Tyler Wright won the Tweed Coast Pro surfing event in Australia this weekend, but it’s her actions beforehand that are really making waves. Wright, a two-time World Surf League champion from Australia, took a knee before the start of her opening heat and propped up her surfboard to show the message on the bottom: “Black Lives Matter.”
In an Instagram post, Wright expanded on her decision while acknowledging her privilege, both as a white woman and a professional athlete. “These are divisive times and I’m a long way from perfect, but I deeply believe in the pursuit of racial justice and equality for everyone,” she wrote. “I understand my white privilege and having this platform within the surfing community means I have the choice to say something and do something . . . and that many don’t have that opportunity. I need to say more and do more with mine and I’m committed to challenging and changing the systems that continue to discriminate and oppress people of different backgrounds.”
Wright also explained the symbolism behind the length of time she took to kneel: 439 seconds. “One second for every First Nations person in Australia who has lost their life in police custody since 1991,” she wrote. In Australia, Indigenous people are incarcerated at four times the rate of Black people in the US, according to the BBC, and while they make up less than three percent of the nation, Indigenous people comprise a full 30 percent of the incarcerated population. The inaccessibility of data makes it difficult to pinpoint the number of Indigenous deaths in custody, but an analysis by The Guardian sets it at over 400 since 1991. The lack of consequences — no police officer has ever been held criminally responsible for an Indigenous death in custody in Australia — has led to outrage and protests across the country this summer.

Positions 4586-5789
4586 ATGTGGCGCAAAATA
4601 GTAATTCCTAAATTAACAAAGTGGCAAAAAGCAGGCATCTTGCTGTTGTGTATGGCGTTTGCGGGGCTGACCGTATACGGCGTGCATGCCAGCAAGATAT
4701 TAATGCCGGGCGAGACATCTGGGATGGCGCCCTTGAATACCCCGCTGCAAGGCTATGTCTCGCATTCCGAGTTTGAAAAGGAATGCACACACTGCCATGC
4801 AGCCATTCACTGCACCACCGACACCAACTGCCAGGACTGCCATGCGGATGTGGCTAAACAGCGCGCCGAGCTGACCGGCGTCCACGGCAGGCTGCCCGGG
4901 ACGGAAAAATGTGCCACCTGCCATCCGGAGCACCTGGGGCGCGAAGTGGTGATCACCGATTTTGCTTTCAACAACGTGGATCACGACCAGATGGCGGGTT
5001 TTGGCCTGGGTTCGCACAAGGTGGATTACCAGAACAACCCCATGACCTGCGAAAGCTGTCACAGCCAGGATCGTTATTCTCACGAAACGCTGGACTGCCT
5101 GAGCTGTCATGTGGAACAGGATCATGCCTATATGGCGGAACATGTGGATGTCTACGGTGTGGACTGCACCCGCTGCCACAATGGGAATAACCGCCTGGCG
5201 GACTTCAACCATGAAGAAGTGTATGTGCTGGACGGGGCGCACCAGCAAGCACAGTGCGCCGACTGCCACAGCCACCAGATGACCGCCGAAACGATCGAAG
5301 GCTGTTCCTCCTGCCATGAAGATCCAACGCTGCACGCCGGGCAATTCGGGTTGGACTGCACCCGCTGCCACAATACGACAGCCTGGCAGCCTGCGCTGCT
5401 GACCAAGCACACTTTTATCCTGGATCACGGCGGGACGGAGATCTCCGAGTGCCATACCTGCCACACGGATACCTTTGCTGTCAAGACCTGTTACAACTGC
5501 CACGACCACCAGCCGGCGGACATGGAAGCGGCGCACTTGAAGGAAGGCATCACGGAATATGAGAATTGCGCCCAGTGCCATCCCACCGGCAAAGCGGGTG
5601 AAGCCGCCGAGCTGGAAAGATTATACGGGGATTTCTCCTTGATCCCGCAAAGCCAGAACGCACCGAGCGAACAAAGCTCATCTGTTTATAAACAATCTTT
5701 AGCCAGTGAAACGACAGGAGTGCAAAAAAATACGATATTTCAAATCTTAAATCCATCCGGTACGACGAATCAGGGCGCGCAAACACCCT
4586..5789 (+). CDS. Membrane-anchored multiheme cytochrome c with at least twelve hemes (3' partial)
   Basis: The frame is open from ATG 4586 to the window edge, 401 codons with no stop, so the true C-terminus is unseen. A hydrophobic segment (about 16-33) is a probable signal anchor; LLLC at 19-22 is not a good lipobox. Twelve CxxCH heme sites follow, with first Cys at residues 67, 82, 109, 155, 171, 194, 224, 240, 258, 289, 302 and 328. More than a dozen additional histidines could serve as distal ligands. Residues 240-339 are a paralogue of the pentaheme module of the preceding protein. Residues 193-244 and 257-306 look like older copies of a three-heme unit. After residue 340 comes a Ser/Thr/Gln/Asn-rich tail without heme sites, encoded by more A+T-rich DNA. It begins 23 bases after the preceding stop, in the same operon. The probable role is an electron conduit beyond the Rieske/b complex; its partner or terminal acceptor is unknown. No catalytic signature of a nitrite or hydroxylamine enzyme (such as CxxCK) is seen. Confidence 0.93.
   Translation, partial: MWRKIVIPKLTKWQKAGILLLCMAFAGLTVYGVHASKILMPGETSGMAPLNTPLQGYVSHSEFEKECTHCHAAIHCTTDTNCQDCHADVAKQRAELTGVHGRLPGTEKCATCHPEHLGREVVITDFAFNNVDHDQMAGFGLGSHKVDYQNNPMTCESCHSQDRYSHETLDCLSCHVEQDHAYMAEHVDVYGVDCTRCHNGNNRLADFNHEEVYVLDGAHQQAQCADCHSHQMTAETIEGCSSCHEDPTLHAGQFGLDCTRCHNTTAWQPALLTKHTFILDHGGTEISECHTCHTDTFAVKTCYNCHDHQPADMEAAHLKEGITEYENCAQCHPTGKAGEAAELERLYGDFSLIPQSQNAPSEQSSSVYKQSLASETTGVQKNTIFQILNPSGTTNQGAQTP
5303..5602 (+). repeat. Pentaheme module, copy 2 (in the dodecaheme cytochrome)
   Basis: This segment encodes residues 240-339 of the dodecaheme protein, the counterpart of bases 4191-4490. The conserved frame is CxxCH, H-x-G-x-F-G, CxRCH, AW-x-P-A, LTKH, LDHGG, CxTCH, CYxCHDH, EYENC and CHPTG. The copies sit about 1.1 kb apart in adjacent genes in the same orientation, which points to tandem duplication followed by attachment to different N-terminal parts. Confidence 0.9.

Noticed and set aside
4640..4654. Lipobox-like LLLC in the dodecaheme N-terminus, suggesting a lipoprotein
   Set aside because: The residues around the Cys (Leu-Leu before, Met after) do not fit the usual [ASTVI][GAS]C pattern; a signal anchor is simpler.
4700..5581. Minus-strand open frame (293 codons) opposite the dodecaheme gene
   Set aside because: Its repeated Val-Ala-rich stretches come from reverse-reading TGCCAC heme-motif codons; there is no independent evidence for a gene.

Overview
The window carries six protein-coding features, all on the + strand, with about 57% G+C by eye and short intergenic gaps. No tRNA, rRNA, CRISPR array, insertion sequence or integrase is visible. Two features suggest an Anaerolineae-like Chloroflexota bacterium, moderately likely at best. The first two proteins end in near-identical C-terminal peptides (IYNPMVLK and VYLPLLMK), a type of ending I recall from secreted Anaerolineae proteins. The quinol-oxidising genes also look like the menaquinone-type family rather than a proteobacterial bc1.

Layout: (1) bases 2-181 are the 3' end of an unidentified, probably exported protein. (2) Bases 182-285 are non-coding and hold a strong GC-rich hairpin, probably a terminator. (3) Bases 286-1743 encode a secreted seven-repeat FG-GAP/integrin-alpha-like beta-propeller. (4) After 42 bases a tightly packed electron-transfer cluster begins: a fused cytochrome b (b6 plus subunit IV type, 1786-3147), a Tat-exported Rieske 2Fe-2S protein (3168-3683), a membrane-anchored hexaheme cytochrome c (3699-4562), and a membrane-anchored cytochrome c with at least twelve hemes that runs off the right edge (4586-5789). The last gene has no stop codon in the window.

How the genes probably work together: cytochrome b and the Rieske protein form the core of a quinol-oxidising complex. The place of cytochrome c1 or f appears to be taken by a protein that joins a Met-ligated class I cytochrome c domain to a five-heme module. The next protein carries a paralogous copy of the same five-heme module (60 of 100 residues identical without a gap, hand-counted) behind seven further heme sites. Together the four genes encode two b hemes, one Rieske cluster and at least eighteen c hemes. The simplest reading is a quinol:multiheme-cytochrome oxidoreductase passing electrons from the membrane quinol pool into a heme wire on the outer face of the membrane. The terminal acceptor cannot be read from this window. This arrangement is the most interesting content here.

As Wright adds her voice to the fight, she’s already faced backlash from the surfing community, which is historically exclusionary. At the same time, her decision has also prompted strong support. Black Girls Surf, an organization that trains Black women to become pro surfers, came to Wright’s defense, stating, “This is the defining moment for the future of surfing . . . We’re going to hold [Wright’s] allyship high and dear, but also recognizing that this is only one step in a long road of true equality within the professional surf community.”
Read Wright’s full statement, and see photos of her powerful moment of support at the competition.
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